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PFAS Action Act of 2021: An overview

The child examines the water with a magnifying glass in a glass. Selective focus. Kid.
TATEVOSIAN YANA/yanadjan - stock.adobe.com
Child examines water with a magnifying glass.

Last week, the U.S. House passed a major bill that would initiate a federal crackdown on PFAS substances. But what does the “PFAS Action Act of 2021'' entail? And what’s the outlook on it becoming law? WHQR’s Hannah Breisinger and Ben Schachtman break it down.

BS: OK Hannah, let’s talk PFAS. First, give us a refresher on what these forever chemicals actually are.

HB: Sure thing. PFAS, or per- and polyfluoroalkyl substances, are a class of man-made chemicals. Specific types of PFAS include compounds like PFOA, PFOS, and GenX.

What makes these chemicals significant is that they’re resistant to water and lipids. So they’ve been used for consumer products in the U.S. since the 1940s and can be found in non-stick cookware, food packaging, weatherproof clothing, and stain repellents, among other products.

BS: But we’re starting to learn more about the impacts of these chemicals now.

HB: We are. Or, researchers are. I just mentioned that PFAS are resistant to water and lipids, which makes these chemicals useful for specific consumer products. But PFAS chemicals are so resistant that they can pose threats to humans and our environment. They don’t break down easily, so these chemicals can accumulate over time — in our waterways, like the Cape Fear River, and in our bodies.

Related: Special Report: Three years of GenX, PFAS, and Chemours

BS: And what do we know about the impacts of these chemicals on humans?

HB: So there’s a lot that remains to be discovered regarding the full long-term effects of PFAS exposure. But so far, researchers have found links between PFAS exposure and low infant birth weights, effects on the immune system, cancer, and thyroid hormone disruption.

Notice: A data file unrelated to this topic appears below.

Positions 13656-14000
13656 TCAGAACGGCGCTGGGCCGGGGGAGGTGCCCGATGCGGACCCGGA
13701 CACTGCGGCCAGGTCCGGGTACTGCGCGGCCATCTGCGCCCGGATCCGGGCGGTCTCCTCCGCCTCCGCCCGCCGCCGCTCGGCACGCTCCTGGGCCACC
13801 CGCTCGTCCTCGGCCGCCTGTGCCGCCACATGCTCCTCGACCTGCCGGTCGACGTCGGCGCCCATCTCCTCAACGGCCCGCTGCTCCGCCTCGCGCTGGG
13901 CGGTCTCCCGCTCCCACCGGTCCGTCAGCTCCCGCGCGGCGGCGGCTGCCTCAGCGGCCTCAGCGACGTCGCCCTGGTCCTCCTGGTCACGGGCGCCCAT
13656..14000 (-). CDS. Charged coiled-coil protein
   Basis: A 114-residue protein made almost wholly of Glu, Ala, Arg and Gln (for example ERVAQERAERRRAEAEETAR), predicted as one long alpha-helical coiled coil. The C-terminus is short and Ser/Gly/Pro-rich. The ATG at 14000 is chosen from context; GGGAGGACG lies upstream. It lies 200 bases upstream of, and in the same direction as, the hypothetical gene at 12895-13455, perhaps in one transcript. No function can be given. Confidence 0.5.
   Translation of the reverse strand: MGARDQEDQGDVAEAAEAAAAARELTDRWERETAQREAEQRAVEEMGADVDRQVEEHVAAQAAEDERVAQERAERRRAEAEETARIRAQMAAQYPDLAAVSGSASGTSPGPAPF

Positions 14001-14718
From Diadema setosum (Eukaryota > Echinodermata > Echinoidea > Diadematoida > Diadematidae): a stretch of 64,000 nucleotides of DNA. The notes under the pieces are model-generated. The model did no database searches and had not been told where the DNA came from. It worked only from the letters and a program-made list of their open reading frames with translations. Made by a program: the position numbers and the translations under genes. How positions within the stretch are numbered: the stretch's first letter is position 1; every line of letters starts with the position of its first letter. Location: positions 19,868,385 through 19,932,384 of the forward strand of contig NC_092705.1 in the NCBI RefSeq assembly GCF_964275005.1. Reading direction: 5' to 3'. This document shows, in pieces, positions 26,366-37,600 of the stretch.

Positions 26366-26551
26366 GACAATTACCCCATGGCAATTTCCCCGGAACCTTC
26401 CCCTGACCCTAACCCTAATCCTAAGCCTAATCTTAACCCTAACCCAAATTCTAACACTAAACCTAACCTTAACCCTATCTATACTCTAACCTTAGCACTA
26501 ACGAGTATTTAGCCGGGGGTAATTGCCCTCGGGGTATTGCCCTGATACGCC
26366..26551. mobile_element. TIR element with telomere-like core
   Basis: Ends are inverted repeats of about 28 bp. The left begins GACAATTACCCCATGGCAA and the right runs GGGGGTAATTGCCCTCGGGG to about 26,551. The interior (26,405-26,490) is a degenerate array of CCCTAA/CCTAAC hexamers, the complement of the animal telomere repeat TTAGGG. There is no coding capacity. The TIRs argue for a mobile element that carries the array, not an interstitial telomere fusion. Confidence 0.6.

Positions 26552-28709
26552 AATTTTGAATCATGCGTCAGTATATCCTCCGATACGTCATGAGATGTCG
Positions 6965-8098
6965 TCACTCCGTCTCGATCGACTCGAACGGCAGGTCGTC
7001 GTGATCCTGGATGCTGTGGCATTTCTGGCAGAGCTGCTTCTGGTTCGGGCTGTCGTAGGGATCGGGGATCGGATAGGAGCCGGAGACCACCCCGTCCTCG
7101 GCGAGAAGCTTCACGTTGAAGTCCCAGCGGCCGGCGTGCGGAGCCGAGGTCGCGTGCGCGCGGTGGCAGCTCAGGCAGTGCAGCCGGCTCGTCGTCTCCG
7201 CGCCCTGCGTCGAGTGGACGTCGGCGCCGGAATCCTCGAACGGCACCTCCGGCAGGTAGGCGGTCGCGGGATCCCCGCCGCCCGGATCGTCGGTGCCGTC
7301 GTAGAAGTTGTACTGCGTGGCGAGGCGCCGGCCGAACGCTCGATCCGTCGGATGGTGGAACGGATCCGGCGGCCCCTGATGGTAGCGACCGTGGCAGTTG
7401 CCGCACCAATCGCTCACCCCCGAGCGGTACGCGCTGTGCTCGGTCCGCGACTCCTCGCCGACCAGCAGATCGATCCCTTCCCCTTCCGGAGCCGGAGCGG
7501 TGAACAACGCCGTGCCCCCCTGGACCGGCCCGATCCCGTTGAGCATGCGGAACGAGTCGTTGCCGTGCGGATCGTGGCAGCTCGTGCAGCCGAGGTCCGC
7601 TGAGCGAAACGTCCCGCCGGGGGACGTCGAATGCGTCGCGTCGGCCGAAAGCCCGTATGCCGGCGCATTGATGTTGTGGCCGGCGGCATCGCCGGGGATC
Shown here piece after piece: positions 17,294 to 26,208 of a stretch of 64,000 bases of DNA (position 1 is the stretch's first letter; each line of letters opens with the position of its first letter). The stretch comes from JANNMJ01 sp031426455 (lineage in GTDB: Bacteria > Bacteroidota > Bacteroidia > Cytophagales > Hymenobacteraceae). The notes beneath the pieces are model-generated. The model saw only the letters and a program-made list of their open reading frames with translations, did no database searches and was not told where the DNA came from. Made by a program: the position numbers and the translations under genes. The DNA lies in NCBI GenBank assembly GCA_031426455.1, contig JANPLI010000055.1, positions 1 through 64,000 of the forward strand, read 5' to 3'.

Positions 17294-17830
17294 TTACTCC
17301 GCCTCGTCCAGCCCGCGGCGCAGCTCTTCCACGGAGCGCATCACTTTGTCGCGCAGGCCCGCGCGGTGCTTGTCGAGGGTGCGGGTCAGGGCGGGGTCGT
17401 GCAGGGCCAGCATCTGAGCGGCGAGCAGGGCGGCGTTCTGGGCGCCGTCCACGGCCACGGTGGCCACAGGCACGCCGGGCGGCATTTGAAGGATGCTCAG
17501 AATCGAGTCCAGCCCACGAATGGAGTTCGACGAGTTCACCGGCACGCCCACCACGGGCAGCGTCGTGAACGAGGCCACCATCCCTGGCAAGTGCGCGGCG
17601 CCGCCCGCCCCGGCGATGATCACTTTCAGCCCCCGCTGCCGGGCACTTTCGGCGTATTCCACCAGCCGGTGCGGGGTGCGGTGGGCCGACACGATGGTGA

BS: So, the federal government is considering taking action and there’s a bill in congress. What would it do?

HB: Yes, it’s called H.R. 2467, or the “PFAS Action Act of 2021.” As it stands in the House, the bill would give the Environmental Protection Agency, or the EPA, one year to designate PFOA and PFOS as hazardous substances.

Then, within five years, the EPA would have to determine whether remaining PFAS compounds should be classified as hazardous substances, as well as toxic pollutants under the Clean Water Act. And that second scenario could establish standards limiting industrial PFAS contamination into water.

There’s more: the EPA would also issue a national primary drinking water regulation for PFAS, test all PFAS for toxicity to human health, and would regulate the disposal of materials containing PFAS. And the bill would allocate funding to help community water systems treat contaminated water.

BS: So now that H.R. 2467 has passed the House, what’s the outlook?

HB: The legislation would still have to undergo committee approval, debate, and a vote in the Senate to become law. And there’s currently no version of the measure in the chamber. There is however a smaller bill — called the PFAS Act — currently in review by a Senate committee. That act would aim to protect firefighters and other emergency response personnel from exposure to PFAS in firefighting foam.

BS: Can we expect a version of this bill to reach a floor vote in the Senate though? The very similar PFAS Action Act of 2019 bill also passed the House in 2020, but never made it out of a Senate Committee.

HB: That’s correct. This latest bill, as well as the other one that you just mentioned, both saw some bipartisan support in the House. But the bill has still seen pushback from GOP lawmakers, much more so than Democrats. 218 Democrats voted for the House bill for example, and 23 Republicans joined them. But 183 Republicans voted against it.

Congressman Debbie Lesko of Arizona took to Twitter to explain her opposition to the act, which she says goes too far:

Of course, the U.S. Senate is now under a Democratic majority, which could mean stronger support. But that majority is narrow, and it remains to be seen whether or not the chamber would have the GOP support needed to pass a version of the House bill.

BS: But if a final version is eventually agreed upon by both chambers, President Joe Biden would be given the opportunity to make the final call.

HB: Yes. And based on the Biden administration’s Statement of Administrative Policy, the President plans to sign the bill if it does, in fact, reach his desk.

BS: Thanks so much, Hannah.

HB: Happy to be here!

Hannah is WHQR's All Things Considered host, and also reports on science, the environment, and climate change. She enjoys loud music, documentaries, and stargazing; and is the proud mother of three cats, a dog, and many, many houseplants. Contact her via email at hbreisinger@whqr.org, or on Twitter @hbreisinger.
Ben Schachtman is a journalist and editor with a focus on local government accountability. He began reporting for Port City Daily in the Wilmington area in 2016 and took over as managing editor there in 2018. He’s a graduate of Rutgers College and later received his MA from NYU and his PhD from SUNY-Stony Brook, both in English Literature. He loves spending time with his wife and playing rock'n'roll very loudly. You can reach him at BSchachtman@whqr.org and find him on Twitter @Ben_Schachtman.